Though many of us may yet be unfamiliar with the intricacies of creating and trading NFTs, the opportunity afforded by such digital assets has been tremendous. By way of example, an NFT of Twitter co-founder Jack Dorsey’s first tweet sold for US$2.9 million.

In India, October 2021 saw the Fashion Design Council of India and Lakmé Fashion Week create ‘FDCI x Lakmé Fashion Week Moments’ NFTs, featuring iconic fashion week moments. Of the five NFTs created, four are already sold. Bollywood stars such as Amitabh Bachchan and cricketers like Yuvraj Singh, too, have jumped on to the NFT bandwagon. In November 2021, Amitabh Bachchan’s NFT collection was sold for nearly US$1 million, the highlight of which was the Madhushala NFT collection – his father’s famous poem recorded in the superstar’s own voice, which sold for more than US$750,000.

Celebrities aside, more traditional brands that have responded to the NFT buzz include British automaker MG Motors, which recently became the first auto company in India to launch its NFT collection. A 97-year-old brand, MG Motors has a rich heritage that includes items which could be of great interest to collectors; thus, it looked at the NFT space to launch individualized, customized AI-enabled art that would allow auto aficionados to own a piece of MG heritage. Interestingly, MG Motors’ platform to sell NFTs allows payment in fiat currency (the Indian rupee) as opposed to cryptocurrency.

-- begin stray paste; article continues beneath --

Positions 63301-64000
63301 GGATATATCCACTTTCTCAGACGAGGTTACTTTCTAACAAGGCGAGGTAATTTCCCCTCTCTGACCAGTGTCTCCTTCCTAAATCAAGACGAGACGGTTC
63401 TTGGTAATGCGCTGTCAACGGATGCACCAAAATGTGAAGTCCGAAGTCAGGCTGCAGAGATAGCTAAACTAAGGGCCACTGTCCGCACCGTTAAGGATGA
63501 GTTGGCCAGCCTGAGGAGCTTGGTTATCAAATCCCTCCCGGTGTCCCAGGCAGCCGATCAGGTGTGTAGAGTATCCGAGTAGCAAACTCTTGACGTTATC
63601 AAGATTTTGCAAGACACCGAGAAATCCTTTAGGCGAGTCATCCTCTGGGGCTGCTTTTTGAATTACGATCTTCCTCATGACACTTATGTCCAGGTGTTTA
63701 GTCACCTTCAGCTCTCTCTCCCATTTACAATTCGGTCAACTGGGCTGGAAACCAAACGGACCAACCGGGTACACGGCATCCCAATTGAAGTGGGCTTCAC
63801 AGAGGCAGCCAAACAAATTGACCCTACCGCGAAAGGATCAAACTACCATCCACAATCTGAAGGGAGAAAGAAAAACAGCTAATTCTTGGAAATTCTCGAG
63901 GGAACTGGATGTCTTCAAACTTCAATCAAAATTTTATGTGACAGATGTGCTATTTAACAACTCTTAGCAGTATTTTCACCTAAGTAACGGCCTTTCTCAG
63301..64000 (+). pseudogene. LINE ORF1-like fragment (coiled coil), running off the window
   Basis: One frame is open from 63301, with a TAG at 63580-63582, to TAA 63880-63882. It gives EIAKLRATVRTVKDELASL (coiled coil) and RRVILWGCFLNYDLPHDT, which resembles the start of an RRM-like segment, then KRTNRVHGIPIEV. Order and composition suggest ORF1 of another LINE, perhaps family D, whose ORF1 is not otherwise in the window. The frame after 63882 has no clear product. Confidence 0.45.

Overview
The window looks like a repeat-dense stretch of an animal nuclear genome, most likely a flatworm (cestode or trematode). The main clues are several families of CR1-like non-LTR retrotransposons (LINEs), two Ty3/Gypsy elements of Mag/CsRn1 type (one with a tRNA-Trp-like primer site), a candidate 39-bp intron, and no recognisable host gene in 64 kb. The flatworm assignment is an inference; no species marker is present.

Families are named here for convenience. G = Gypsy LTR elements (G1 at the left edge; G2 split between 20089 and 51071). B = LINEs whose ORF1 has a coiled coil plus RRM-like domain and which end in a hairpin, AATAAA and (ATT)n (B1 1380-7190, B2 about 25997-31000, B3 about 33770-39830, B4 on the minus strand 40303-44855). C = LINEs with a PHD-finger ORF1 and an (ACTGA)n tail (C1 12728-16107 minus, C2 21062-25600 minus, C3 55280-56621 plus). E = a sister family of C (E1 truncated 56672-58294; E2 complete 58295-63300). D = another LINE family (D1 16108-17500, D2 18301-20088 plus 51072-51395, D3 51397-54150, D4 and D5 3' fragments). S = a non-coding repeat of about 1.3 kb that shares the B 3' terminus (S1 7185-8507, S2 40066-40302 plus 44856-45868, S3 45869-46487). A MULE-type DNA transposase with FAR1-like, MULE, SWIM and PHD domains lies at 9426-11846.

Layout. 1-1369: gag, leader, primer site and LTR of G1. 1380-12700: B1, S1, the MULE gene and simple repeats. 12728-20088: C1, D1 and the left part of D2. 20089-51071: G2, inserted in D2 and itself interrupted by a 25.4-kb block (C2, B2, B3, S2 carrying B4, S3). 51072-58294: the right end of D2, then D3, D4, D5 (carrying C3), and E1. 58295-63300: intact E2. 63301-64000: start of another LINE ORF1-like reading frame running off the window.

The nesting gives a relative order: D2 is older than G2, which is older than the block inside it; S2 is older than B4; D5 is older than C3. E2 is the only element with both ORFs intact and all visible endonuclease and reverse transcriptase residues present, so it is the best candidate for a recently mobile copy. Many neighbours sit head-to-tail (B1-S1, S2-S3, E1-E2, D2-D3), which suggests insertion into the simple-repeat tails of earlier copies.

Futuristic IP

A NFT’s value resides in its exclusivity. This begs the question: how does one guard against misuse and exploitation? Since the underlying assets of NFTs are creative endeavours, the issue often involves the protection of intellectual property.

For the buyer of a NFT, the main concern is the scope of rights that come with the purchase of such a token. For instance, if one purchases a digital copy of an artwork, it is important to ascertain if the buyer obtains rights over the underlying artwork such as the right of reproduction or creation of a derivative work. As mentioned earlier, such rights can be bundled into the NFT smart contract. But what happens if a dispute arises between buyer and seller? Will an Indian court of law recognize the transmission of rights per a digital contract analogous to the assignment and licensing of rights that take place vis-à-vis a paper contract under copyright law? Current copyright law mandates that only a written contract ensures lawful assignment of copyright.